SS Blocks can be sent over 4, 8 or 64 beams in a cell. The lower numbers will be used for lower frequencies as there will be a smaller number of antennas for such configuration. The SS Blocks will be used as follows:

  • 4 SS Blocks: used for frequency range 1 below 3 GHz
  • 8 SS Blocks: used for frequency range 1 between 3 and 6 GHz
  • 64 SS Blocks: used for frequency range 2

As per specifications, there can be different cases for the SS Block transmission. These cases cover different sub carrier spacings along with normal or extended cyclic prefix if the subcarrier spacing used is 30KHz. These cases are depicted below in the fig:

Different cases of SS Block Transmission
Different cases of SS Block Transmission

As you would have noticed, 60KHz subcarrier spacing is not included in above cases since it can’t carry any SS Blocks. Also, note that an SS Block is always distributed over 20 resource blocks in frequency domain. The size of the SS Block in the frequency domain will scale as per the subcarrier spacing used. Not all slots can be used for transmission of the block during the 5ms period when SS block can be transmitted. The number of slots used will also depend on the number of transmissions (4, 8 or 64) during the 5ms period. Below fig shows the possible transmission of SS Blocks for the case of 4 and 8 transmission times per 5ms period (depicted by the ‘L’ parameter in below fig)

Different options of SS Block Configuration
Different options of SS Block Configuration

Difference between LTE and NR Cell Search Approach

In LTE, synchronization signals were located in the center of transmission BW so once an LTE device has found a PSS/SSS i.e. found a carrier, it inherently knows the center frequency of the found carrier. The drawback was that a device with no prior knowledge of the frequency-domain carrier position must search for PSS/SSS at all possible carrier positions (the “carrier raster”). So, a different approach has been adopted in 5G, to allow for faster cell search. In 5G, the signals are not fixed, rather located in a synchronization raster (a more limited set of possible locations of SS block within each frequency band). Instead of searching for an SS block at each position of the carrier raster, a device only needs to search for an SS block on the sparse synchronization raster. When found, the UE gets informed on where in frequency domain it is located.

Also, LTE used a concept of 2 synchronization signals with a fixed format which enabled UEs to find a cell. 5G NR also uses 2 synchronization signals but the difference is the support of beamforming and reduction in the number of “Always on” signals.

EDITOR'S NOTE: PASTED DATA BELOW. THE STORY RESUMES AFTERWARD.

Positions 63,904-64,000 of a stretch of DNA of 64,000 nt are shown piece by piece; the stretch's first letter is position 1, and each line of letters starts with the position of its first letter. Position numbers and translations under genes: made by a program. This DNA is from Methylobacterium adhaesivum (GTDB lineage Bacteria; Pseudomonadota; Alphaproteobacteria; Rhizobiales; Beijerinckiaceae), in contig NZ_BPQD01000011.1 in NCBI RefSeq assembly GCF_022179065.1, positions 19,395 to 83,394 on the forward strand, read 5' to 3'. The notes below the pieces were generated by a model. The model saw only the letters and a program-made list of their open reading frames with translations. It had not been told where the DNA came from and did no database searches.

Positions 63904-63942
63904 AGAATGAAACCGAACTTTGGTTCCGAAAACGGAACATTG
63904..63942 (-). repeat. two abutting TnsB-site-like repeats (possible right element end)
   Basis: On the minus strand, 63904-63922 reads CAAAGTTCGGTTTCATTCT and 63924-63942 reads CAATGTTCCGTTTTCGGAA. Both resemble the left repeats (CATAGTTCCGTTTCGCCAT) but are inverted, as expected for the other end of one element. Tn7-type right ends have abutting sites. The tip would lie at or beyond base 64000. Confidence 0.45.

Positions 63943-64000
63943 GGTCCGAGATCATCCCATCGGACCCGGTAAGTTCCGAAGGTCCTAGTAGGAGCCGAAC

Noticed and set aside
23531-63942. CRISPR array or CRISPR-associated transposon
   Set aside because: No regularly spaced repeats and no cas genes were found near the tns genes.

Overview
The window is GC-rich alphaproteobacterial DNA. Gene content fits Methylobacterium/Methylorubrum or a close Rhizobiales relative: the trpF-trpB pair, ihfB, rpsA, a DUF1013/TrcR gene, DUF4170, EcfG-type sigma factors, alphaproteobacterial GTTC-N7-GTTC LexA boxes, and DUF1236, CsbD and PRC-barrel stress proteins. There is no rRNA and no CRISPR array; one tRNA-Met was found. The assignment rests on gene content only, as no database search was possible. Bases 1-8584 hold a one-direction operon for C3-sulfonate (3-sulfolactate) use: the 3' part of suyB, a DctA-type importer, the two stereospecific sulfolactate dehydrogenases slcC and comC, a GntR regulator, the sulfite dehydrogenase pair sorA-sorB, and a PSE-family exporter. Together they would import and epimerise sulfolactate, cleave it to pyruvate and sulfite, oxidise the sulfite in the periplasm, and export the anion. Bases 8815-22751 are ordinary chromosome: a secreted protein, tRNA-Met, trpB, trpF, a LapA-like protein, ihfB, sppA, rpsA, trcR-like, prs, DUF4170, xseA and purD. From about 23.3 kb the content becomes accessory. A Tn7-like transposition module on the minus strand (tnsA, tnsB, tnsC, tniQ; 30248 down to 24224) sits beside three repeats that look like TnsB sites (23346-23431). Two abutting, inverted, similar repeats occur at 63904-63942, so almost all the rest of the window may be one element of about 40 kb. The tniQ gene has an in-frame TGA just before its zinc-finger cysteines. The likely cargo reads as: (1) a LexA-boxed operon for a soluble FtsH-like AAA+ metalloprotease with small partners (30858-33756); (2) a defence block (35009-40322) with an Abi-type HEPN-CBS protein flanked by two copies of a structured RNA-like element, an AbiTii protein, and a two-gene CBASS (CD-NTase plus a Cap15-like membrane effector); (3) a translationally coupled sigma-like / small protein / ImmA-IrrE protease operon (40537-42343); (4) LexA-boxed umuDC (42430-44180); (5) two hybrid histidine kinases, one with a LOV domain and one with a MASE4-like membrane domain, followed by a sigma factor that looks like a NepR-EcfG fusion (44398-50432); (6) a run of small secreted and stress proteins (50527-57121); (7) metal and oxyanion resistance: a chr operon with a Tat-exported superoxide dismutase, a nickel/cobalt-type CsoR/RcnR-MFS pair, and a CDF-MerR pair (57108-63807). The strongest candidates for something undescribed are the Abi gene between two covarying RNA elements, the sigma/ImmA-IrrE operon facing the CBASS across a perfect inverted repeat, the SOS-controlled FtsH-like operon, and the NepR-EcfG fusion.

PSS is the first signal that a device entering the system will search for. At that stage, the device has no knowledge of the system timing. Once the device has found the PSS, it has found synchronization up to the periodicity of the PSS. PSS extends over 127 resource elements and has 3 different PSS Sequences. Physical cell identity (PCI) of the cell determines which of the three PSS sequences to use in a certain cell. When searching for new cells, a device must search for all three PSSs.

Once a device detects a PSS it knows the transmission timing of the SSS. By detecting the SSS, the device can determine the PCI of the detected cell. There are 1008 (3 X 336) different PCIs. However, already from the PSS detection the device has reduced the set of candidate PCIs by a factor 3. There are thus 336 different SSSs, that together with the already-detected PSS provides the full PCI. The basic structure of the SSS is same as that of the PSS i.e. the SSS consists of 127 subcarriers to which an SSS sequence is applied.


While the PSS and SSS are physical signals with specific structures, PBCH is a more conventional physical channel on which explicit channel-coded information is transmitted. PBCH carries the MIB, which contains information that the device needs in order to be able to acquire the remaining SI broadcast by the network.

Below table shows the information carried by the PBCH:

Different options of SS Block Configuration
PBCH Contents
  • SS-block time index identifies the SS-block location within an SS burst set. Each SS block has a well-defined position within an SS burst set which is contained within the first or second half of a 5ms frame. From the SS-block time index, in combination with the half-frame bit, the device can determine the frame boundary. The SS-block time index is provided to the device as two parts:
    • 1st part encoded in the scrambling applied to the PBCH
    • 2nd part included in the PBCH payload.

For operation in higher NR frequency range (FR2), there can be up to 64 SS blocks within an SS burst set, implying the need for 3 additional bits to indicate the SS-block time index. These 3 bits are only needed for operation above 10 GHz and are included as explicit information within the PBCH payload.